There are some very good performances, although once again, I did not see a couple of them (Plummer and Harrelson) and then you have Stanley Tucci, who was the best thing about The Lovely Bones. Fortunately, I feel fairly certain the winner will come from one I have seen. Of course, it is not hard to predict when he has been winning awards left and right leading to this ceremony.

It is funny, as I look at the nominees, even the ones I have seen, the winner is a foregone conclusion. Without a doubt Christoph Waltz will be walking away with the top prize. His work as Hans Landa in Inglourious Basterds is incredible. He is a force of nature as the film's villain. Whenever he is onscreen you will not be able to take your eyes off of him.

Yet there are still those who were overlooked. Primarily, I am thinking of Jackie Earl Haley who was electrifying as Rorshach in Watchmen.

Best Supporting Actress

Penélope Cruz for Nine, Vera Farmiga for Up in the Air, Maggie Gyllenhaal for Crazy Heart, Anna Kendrick for Up in the Air, Mo'nique for Precious: Based on the Novel Push by Sapphire.

Finally, a category in which I have seen all of the nominees! Most of the performances here are very good, the one notable exception is that they nominated the wrong actress from Nine. Sure, Penelope Cruz was a little flashier and more prominent, but it was not the best one here. They should have nominated Marion Cotillard as Daniel Day Lewis's long-suffering wife. However, in the end it matters not as neither one is going to win.

My feeling is that Mo'nique is going to win. First off, her performance is eye-catching in its cruelty and builds to the revelations at the end. Secondly, the Academy loves actors that go through transformations and this is not the same Mo'nique we know from the comedy stage. At the same time, Vera Farmiga and Anna Kendrick both gave strong performances and a win by one of them could signal a big night for Up in the Air.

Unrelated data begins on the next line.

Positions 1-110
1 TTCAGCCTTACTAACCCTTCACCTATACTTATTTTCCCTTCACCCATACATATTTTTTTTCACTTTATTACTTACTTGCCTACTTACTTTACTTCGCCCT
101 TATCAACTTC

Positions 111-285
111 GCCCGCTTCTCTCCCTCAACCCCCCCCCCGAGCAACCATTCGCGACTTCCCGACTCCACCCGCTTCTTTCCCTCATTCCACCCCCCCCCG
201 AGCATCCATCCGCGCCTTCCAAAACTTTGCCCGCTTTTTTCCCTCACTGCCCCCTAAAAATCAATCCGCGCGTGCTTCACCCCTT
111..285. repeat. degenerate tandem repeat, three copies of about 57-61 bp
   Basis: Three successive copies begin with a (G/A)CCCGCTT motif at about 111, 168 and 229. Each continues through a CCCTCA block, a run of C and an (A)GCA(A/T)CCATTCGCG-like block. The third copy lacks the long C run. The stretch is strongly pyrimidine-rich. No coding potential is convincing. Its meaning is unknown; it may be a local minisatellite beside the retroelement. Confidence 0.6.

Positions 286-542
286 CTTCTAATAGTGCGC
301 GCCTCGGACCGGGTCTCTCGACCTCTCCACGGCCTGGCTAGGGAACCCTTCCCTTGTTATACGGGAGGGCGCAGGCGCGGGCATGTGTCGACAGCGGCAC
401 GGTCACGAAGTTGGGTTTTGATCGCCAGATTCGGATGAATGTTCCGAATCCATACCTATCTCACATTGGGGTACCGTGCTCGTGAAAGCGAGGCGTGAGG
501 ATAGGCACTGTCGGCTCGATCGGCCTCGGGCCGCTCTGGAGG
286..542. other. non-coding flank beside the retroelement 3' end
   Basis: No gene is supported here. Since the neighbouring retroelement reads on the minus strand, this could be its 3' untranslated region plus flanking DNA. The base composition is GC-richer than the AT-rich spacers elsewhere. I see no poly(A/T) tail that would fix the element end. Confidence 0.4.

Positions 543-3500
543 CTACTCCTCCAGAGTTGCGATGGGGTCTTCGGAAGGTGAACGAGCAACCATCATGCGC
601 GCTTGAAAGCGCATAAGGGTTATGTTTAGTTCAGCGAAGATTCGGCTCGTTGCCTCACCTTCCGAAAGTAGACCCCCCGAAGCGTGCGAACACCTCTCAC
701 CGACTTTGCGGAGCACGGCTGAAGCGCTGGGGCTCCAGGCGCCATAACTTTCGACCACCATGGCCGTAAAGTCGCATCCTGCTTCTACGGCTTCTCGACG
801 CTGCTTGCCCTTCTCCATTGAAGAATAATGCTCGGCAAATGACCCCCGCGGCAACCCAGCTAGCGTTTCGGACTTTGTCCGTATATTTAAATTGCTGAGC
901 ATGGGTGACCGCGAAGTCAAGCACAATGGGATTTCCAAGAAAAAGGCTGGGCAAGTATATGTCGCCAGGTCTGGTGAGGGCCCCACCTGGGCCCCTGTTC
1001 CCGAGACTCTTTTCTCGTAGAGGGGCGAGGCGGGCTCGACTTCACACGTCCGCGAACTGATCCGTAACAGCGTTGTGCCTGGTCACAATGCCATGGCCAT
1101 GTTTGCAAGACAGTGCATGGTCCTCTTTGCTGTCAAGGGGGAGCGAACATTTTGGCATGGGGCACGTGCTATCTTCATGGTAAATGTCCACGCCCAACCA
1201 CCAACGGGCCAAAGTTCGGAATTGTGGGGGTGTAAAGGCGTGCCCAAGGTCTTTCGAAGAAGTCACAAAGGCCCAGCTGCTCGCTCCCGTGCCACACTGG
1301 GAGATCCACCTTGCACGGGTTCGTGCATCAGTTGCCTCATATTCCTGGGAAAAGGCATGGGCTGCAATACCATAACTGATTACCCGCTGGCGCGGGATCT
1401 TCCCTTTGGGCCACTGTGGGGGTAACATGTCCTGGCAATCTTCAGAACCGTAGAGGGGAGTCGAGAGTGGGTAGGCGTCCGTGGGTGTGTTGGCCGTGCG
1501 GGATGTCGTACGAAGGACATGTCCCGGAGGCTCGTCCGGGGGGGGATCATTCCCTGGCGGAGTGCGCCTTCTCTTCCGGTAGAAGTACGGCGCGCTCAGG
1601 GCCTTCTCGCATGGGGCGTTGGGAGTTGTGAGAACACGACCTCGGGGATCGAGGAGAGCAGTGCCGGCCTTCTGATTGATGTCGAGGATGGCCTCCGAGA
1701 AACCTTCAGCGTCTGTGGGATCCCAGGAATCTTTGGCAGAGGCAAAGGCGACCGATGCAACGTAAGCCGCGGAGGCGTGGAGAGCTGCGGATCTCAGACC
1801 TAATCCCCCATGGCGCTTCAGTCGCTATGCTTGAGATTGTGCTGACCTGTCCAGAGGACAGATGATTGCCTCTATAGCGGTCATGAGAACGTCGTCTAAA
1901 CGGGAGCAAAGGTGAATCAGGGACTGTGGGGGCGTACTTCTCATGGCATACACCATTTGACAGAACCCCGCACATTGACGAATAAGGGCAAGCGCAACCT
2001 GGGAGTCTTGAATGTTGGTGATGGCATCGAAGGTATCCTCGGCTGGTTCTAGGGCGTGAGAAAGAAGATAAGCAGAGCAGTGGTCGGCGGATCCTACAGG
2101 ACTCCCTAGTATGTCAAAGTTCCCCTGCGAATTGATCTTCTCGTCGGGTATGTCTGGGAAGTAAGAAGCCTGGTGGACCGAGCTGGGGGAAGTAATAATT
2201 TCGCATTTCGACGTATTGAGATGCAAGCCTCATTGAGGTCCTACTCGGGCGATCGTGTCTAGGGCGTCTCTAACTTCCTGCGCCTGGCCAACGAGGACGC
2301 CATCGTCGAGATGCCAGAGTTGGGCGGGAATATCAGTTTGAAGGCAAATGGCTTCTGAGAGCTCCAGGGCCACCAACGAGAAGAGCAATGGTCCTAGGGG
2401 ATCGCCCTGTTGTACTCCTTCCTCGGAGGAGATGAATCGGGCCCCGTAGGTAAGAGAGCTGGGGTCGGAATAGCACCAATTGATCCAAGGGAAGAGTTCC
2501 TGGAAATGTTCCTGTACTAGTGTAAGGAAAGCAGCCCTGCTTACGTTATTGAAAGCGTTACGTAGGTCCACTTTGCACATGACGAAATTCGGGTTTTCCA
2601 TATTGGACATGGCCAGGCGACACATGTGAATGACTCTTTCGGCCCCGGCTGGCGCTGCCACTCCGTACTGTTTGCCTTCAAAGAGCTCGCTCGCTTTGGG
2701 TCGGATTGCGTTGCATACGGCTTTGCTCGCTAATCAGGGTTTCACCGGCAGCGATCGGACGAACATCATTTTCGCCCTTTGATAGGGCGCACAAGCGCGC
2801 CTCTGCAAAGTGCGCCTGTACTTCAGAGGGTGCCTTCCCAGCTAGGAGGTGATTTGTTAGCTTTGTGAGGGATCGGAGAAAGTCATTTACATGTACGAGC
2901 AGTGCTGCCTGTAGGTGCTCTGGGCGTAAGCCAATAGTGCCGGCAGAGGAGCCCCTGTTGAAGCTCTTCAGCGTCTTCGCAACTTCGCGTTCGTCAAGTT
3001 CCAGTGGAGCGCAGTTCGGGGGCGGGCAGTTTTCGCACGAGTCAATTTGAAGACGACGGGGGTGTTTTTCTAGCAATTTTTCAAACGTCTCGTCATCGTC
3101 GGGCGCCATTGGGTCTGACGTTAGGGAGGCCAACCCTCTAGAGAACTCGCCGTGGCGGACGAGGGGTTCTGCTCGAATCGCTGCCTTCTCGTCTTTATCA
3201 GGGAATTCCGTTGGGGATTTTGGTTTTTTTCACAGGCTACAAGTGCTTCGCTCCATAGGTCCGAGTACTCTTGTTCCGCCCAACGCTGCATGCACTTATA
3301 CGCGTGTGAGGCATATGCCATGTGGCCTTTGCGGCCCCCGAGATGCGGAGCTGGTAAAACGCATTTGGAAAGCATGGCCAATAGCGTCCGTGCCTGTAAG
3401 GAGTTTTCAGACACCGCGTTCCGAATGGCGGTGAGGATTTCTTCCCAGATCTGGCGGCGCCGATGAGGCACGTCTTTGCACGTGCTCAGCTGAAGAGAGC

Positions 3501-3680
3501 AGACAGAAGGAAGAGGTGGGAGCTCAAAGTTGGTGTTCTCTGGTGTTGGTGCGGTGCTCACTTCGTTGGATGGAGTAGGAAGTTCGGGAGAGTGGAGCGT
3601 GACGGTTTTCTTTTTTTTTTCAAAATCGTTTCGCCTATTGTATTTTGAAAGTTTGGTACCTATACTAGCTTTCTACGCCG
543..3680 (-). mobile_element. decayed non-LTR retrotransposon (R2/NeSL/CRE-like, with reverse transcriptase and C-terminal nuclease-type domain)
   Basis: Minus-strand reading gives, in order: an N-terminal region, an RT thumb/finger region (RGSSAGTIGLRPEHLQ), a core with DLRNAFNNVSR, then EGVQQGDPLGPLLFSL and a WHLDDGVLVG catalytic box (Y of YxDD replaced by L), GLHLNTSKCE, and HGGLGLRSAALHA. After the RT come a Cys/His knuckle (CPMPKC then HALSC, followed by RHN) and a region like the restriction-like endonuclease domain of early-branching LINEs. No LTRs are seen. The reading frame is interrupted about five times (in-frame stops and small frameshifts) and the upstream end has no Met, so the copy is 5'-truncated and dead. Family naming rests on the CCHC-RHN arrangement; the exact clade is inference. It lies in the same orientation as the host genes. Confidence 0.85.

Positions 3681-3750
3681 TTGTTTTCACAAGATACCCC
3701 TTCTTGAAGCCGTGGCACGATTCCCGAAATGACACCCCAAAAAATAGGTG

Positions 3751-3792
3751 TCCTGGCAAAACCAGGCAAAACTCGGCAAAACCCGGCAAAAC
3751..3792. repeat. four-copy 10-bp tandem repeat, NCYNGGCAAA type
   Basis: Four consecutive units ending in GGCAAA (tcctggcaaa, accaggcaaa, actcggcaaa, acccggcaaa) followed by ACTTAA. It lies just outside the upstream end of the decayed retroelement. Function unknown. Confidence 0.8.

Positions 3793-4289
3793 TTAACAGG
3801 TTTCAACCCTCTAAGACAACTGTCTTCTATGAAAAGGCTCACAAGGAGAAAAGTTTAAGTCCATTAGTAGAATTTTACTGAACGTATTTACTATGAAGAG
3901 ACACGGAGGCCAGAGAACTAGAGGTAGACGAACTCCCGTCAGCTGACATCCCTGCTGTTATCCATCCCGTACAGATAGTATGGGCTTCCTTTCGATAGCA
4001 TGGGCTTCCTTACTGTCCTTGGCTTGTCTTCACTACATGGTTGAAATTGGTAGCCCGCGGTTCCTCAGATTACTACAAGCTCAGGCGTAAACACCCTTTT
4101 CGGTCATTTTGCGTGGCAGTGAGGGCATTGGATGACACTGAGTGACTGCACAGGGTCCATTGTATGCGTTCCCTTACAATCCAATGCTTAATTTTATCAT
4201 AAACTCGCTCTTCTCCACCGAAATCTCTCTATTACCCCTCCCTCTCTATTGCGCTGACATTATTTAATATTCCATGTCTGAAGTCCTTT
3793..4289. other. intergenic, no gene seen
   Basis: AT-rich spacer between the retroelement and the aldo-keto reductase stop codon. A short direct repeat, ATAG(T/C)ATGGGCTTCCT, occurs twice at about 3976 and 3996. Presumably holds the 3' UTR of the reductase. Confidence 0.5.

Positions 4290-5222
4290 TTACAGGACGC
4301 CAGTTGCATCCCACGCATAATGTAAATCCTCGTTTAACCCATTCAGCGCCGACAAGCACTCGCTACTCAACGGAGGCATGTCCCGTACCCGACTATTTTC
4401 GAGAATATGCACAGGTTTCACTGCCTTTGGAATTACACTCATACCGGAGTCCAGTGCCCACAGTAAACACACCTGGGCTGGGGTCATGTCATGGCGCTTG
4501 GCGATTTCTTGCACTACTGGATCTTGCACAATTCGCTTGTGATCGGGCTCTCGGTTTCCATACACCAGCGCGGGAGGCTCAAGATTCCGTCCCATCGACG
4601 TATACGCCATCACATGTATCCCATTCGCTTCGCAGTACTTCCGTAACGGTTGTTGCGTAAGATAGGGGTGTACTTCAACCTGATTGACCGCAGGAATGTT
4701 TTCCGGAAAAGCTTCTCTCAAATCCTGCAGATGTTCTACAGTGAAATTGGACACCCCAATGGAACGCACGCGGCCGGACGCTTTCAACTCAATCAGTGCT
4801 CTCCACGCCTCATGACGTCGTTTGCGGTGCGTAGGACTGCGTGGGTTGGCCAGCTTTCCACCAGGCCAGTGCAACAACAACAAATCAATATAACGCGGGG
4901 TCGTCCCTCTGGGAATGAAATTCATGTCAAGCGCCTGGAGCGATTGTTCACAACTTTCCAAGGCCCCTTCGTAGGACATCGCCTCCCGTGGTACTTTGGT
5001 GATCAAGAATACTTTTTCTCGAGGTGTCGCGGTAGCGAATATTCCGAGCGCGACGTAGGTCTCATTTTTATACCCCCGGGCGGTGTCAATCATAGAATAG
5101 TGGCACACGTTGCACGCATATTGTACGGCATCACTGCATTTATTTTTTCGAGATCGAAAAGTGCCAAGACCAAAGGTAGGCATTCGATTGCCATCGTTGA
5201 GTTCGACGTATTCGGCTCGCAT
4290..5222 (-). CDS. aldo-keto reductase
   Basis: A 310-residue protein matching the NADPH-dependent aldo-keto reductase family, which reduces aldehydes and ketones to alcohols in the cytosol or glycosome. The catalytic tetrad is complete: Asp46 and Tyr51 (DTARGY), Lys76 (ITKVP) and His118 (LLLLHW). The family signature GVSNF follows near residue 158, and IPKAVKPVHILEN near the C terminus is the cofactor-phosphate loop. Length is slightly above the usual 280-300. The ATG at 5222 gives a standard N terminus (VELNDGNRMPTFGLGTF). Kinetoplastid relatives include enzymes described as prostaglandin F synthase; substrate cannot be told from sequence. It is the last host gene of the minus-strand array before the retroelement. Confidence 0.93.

Would I have preferred to see all of the nominated performances beforehand? Of course! However, I think it is still relatively easy to guess the winners or at least have a good idea of the likelihood of a given nominee. Be sure to check out the ceremony on March 7, 2010.

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About Draven99

  • Great analysis. Looking forward to the Oscars this weekend.

  • This year, the new voting system among the 6,000 Academy members may distort the true vote. Avatar deserves Best Picture for sheer originality and use of new technology; Jeff Bridges deserves Best Actor; Meryl Streep deserves Best Actress.

  • Well, you got them all right. Woohoo!

    As to best picture, which you didn’t address here, I can only say that “Avatar,” while dazzling to the eye and a technical triumph, I didn’t believe it was the best picture of the year, and apparently the voters didn’t either. I’m not sure how it would have come out if there had been but the usual 5 nominees, but when it comes down to it, “Avatar” is an old, oft rehashed story. Cameron’s vision apparently doesn’t go far beyond the technical.

    I haven’t seen “The Hurt Locker,” but it obviously struck more nerves than 8 foot tall blue beings with long tails and flat noses.


  • You’re right, to an extent. After listening to some interviews with Cameron, I feel the familiar story was a calculated risk. He is a tchnical director who wants his stories to be identifies with by the majority. The best way to do that is deliver something familiar. I am not saying this is a good thing to do, but it allows more of an in than a more experimental style, especially when you have an eye to a budget this large, box office dollars are a must.

    I do address the best picture category in a prior column. Also, if the ten nominees were based on my top ten, it would look quite different.